Roger Scruton (1944-2020), I Drink Therefore I Am: A Philosopher's Guide to Win
e (2009; rpt. London: Continuum, 2010), pp. 143-144:
In fact the practice of buying rounds in the pub is one of the great cultural
achievements of the English. It enables people with little money of their
own to make generous gestures, without the risk of being ruined by them.
It enables each person to distinguish himself from his neighbours and to
portray his individuality in his choice of drink, and it causes affection
progressively to mount in the circle of drinkers, by giving each in turn the
character of a warm and hospitable friend. In a way it is a moral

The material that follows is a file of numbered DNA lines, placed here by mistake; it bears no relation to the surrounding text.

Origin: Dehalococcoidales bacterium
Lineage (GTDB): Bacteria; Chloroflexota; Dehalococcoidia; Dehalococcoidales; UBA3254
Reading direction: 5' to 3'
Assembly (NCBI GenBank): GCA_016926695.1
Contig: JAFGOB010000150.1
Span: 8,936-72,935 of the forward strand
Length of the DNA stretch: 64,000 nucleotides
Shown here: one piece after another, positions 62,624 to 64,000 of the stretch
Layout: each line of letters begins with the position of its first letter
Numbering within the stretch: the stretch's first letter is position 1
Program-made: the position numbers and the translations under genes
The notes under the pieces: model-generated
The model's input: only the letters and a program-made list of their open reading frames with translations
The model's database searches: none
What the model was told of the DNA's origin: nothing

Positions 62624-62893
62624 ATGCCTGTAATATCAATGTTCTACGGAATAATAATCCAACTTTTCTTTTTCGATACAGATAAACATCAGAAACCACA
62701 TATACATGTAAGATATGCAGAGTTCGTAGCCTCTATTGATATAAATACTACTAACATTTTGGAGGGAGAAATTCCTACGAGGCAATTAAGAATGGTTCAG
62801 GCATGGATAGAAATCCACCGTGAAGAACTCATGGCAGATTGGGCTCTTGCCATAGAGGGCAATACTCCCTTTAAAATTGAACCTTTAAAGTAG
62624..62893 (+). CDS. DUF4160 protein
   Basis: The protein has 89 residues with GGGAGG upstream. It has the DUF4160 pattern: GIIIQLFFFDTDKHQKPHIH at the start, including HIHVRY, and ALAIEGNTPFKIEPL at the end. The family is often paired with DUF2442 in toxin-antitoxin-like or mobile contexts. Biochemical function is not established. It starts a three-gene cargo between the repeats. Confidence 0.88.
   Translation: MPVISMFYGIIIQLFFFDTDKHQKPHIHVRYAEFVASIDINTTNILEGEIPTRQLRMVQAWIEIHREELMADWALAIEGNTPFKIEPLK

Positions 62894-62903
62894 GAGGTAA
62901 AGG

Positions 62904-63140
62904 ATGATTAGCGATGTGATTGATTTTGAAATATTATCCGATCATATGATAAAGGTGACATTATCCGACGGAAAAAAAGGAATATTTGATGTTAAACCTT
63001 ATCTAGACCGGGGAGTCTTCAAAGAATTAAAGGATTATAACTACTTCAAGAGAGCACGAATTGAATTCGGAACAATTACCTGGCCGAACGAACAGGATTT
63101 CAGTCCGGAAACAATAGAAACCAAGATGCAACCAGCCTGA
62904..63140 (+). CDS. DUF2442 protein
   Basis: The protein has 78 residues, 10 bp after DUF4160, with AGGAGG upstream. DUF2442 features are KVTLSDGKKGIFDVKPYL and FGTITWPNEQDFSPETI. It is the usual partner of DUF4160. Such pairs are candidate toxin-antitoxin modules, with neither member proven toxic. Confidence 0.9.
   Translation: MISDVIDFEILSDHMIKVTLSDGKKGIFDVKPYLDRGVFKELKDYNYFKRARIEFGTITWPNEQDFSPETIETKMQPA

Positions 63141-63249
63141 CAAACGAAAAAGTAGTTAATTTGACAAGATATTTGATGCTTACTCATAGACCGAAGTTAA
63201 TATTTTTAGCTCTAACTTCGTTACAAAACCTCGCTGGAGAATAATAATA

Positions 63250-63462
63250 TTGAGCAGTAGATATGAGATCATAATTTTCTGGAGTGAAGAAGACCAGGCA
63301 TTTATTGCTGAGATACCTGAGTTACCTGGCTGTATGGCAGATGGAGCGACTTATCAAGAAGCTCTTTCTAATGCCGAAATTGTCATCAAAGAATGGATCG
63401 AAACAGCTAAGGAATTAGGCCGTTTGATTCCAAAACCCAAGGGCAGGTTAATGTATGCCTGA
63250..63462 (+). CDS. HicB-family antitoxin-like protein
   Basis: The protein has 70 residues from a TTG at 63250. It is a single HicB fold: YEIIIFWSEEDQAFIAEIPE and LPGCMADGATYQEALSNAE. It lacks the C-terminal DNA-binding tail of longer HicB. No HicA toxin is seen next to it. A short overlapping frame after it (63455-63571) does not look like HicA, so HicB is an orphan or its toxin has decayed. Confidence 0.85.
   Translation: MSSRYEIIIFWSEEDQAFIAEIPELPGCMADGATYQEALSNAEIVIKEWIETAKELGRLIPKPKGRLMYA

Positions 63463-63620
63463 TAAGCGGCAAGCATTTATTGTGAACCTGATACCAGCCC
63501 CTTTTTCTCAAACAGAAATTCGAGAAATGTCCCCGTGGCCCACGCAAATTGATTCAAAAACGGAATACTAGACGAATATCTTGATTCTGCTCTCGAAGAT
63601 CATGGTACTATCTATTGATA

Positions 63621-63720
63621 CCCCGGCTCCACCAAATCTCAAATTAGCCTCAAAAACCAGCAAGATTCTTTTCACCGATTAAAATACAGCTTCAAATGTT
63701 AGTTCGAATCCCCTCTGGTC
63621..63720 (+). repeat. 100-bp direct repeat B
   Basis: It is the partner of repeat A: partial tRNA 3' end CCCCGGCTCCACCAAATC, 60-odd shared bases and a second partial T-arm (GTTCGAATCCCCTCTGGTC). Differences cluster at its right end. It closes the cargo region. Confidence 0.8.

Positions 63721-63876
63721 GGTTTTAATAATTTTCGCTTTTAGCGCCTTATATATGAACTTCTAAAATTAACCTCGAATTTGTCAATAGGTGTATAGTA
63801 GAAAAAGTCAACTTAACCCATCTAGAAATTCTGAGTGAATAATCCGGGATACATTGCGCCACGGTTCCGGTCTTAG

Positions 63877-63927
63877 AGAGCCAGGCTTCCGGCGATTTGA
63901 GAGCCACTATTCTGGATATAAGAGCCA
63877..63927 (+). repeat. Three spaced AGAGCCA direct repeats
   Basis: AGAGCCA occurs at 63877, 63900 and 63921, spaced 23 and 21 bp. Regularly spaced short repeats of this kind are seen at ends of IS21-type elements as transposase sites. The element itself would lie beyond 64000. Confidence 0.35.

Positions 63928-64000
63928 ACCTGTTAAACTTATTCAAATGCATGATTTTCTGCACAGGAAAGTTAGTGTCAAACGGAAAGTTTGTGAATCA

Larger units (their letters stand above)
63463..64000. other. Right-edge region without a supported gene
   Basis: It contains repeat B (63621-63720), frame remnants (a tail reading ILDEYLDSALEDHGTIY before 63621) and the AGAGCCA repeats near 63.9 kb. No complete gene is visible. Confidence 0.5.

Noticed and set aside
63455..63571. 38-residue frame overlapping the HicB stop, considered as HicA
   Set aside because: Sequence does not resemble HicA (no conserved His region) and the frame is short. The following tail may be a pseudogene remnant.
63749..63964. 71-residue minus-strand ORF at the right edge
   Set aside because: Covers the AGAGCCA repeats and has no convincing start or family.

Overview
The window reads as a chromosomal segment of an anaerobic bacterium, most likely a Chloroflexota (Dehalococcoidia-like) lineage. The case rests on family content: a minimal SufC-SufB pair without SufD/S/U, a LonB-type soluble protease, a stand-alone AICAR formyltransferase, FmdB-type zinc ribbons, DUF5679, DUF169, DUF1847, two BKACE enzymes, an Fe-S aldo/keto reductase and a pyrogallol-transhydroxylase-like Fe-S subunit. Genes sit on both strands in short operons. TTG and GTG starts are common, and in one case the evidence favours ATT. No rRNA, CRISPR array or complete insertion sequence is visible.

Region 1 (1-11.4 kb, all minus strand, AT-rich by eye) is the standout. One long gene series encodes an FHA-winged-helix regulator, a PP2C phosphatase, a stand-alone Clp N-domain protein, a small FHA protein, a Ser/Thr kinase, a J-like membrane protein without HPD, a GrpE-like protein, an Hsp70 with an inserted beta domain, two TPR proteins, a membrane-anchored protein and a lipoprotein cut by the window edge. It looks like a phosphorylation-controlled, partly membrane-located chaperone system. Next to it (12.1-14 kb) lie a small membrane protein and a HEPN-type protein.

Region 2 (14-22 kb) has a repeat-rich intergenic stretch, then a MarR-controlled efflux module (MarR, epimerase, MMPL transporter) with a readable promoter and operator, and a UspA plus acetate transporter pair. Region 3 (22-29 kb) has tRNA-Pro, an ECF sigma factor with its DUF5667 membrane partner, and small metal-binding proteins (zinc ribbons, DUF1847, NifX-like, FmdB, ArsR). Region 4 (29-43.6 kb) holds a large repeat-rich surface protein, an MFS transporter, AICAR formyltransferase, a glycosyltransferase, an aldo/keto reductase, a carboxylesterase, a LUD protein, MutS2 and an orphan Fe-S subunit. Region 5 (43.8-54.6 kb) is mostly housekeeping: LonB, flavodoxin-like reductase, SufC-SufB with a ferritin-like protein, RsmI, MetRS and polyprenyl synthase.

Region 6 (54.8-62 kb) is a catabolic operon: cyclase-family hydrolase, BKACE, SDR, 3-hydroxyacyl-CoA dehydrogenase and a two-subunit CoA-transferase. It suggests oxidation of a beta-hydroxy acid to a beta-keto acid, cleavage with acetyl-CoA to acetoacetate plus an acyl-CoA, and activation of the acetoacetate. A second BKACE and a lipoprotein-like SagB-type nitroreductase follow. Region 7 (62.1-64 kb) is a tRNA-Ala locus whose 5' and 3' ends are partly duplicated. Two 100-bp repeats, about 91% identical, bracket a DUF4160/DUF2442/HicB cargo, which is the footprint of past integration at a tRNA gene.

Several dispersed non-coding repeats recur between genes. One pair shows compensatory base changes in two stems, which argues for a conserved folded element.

improvement on the Greek symposium, where the host alone appeared in
the character of the giver, and also on the common room and the country
house. The round of drinks enables even the speechless and the
downtrodden briefly to receive the thanks, the appreciation and the honour
of their neighbours. It is a paradigm case of 'social inclusion', to use the
jargon of our rulers, and it is hardly surprising that everything is now
being done to ensure that the practice dies out.